Baylor University's William Dembski said that the approach upholds the ideals of academic freedom and liberal education. It lets students see what he calls the "failure of evolutionary biology" and helps break up that worldview's monopoly in mainstream education: "A truly liberal education means being exposed to different points of view. This is the classical liberalism of John Stuart Mill, not the politically correct liberalism of today, which actually endorses intolerance and censorship."
SOME OHIO TEACHERS COMPLAIN that current science curricula straitjacket them into presenting only Darwinist orthodoxy. "Some of the things in textbooks just aren't true," one veteran biology teacher complained to WORLD. The 14-year Ohio public-school teacher spoke on condition that he not be named because he's been threatened with loss of his job for speaking out on the origins controversy. Randy McClay, who teaches chemistry at Valley Local High School in Lucasville, Ohio, says the problems of established Darwinism extend beyond biology class: "Even an introductory student can say that unless you have a statement that's testable, you don't have a scientific issue."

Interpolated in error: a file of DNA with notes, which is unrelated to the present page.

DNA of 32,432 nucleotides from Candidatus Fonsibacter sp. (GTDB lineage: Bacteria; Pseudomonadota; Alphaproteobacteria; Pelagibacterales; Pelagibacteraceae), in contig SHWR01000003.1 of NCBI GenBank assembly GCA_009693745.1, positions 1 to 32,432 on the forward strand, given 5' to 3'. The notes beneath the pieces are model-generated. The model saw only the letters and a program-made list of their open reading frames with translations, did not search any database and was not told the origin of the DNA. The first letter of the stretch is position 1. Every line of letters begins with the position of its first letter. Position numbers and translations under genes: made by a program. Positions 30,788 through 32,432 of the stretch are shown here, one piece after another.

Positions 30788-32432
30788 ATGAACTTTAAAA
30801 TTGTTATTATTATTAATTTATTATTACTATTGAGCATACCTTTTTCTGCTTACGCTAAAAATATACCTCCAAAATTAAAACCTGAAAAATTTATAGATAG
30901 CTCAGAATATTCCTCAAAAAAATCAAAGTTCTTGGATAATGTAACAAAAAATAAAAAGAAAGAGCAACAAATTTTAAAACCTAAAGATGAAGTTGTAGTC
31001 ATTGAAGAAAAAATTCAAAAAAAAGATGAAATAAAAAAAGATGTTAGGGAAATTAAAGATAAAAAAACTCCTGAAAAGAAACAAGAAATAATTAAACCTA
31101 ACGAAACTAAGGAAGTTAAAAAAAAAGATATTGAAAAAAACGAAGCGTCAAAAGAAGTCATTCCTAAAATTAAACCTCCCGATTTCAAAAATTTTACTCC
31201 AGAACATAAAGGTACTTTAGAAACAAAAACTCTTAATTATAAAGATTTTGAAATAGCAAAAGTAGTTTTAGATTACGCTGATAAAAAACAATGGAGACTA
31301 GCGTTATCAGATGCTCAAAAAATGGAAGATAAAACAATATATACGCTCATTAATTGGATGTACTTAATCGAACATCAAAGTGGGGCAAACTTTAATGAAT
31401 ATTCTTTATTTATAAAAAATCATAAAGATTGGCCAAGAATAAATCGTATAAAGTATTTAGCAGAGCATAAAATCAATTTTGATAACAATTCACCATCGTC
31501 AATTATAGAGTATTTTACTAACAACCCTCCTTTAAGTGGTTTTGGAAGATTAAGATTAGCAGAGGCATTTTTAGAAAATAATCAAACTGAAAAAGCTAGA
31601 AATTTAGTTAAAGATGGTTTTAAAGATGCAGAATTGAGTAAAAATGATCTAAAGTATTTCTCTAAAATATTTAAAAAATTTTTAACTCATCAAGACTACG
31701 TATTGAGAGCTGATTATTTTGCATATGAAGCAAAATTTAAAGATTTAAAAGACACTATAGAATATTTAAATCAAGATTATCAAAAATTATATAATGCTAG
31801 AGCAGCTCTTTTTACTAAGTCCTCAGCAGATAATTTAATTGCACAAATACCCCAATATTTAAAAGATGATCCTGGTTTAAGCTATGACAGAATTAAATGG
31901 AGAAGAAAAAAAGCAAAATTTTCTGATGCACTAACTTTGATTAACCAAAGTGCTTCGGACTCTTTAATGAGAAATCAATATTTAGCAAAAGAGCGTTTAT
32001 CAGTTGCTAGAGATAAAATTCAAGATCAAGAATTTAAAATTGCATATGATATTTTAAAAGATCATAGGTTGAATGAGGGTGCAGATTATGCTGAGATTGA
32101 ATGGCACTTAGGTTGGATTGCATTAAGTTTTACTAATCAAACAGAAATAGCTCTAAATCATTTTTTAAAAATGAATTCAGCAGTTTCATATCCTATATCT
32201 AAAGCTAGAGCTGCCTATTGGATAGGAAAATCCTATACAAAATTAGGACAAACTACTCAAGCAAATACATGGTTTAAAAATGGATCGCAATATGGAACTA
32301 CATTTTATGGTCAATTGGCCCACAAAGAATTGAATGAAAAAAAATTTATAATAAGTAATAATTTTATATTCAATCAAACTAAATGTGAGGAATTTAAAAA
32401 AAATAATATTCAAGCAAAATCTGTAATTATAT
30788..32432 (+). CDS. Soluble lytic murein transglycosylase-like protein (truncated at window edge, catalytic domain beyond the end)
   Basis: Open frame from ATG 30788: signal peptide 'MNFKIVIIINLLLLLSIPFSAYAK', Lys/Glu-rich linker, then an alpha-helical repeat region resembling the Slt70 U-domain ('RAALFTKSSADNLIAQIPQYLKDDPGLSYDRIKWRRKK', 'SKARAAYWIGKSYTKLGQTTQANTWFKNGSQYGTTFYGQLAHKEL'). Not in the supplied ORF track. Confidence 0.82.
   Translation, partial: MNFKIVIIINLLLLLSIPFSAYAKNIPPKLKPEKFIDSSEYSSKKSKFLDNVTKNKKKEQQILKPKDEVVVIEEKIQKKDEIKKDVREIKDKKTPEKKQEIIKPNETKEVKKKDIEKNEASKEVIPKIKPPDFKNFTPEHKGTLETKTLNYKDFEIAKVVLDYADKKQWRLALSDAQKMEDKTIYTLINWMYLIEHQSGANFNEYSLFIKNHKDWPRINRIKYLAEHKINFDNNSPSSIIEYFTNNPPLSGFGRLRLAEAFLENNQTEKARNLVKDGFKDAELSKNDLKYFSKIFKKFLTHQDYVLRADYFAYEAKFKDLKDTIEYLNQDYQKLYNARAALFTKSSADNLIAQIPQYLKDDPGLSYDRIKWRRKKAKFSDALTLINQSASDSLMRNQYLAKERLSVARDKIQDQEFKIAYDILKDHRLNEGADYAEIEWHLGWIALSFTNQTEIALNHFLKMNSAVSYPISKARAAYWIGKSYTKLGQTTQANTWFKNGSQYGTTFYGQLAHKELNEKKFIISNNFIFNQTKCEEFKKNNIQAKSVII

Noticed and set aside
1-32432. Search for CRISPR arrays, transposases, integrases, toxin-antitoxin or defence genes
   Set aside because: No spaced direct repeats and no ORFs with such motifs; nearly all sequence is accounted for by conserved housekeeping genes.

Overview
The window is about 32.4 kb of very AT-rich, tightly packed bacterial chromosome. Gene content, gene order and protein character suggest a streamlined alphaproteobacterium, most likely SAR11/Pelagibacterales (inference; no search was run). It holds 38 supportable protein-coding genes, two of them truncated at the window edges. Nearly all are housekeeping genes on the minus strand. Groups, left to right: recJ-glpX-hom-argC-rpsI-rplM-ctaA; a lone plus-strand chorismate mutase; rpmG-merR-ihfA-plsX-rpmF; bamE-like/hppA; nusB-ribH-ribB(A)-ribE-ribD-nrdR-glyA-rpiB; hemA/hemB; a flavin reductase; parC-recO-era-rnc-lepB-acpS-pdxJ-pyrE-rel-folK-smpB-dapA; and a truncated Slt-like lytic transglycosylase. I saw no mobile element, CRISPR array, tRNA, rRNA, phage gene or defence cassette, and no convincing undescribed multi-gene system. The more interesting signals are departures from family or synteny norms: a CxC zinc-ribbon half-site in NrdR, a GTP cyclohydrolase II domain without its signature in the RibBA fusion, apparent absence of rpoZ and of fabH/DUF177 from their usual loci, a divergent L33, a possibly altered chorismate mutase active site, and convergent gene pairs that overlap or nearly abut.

The current debate centers on Ohio's science standards, which represent the bare minimum that teachers are expected to present in class. In response to the origins controversy, the state school board proposed some changes this summer that would tweak science curricula. They include:
- The word origin would be eliminated from the standards, along with the estimate of the Earth's age.
- The phrase "evolution of life" would be replaced with "the process of evolution" or "the development of living organisms" to reflect that evolution is a theory only.
- In some places the word evolution would be changed to speciation, a less-controversial term that refers to how new groups of animals and plants develop.
The changes may seem like small semantic differences, but they could change how students are taught science. "The scientific establishment went ape when we put the word theory after evolution," recalled pro-reform board member Deborah Owens-Fink, a marketing professor at the University of Akron.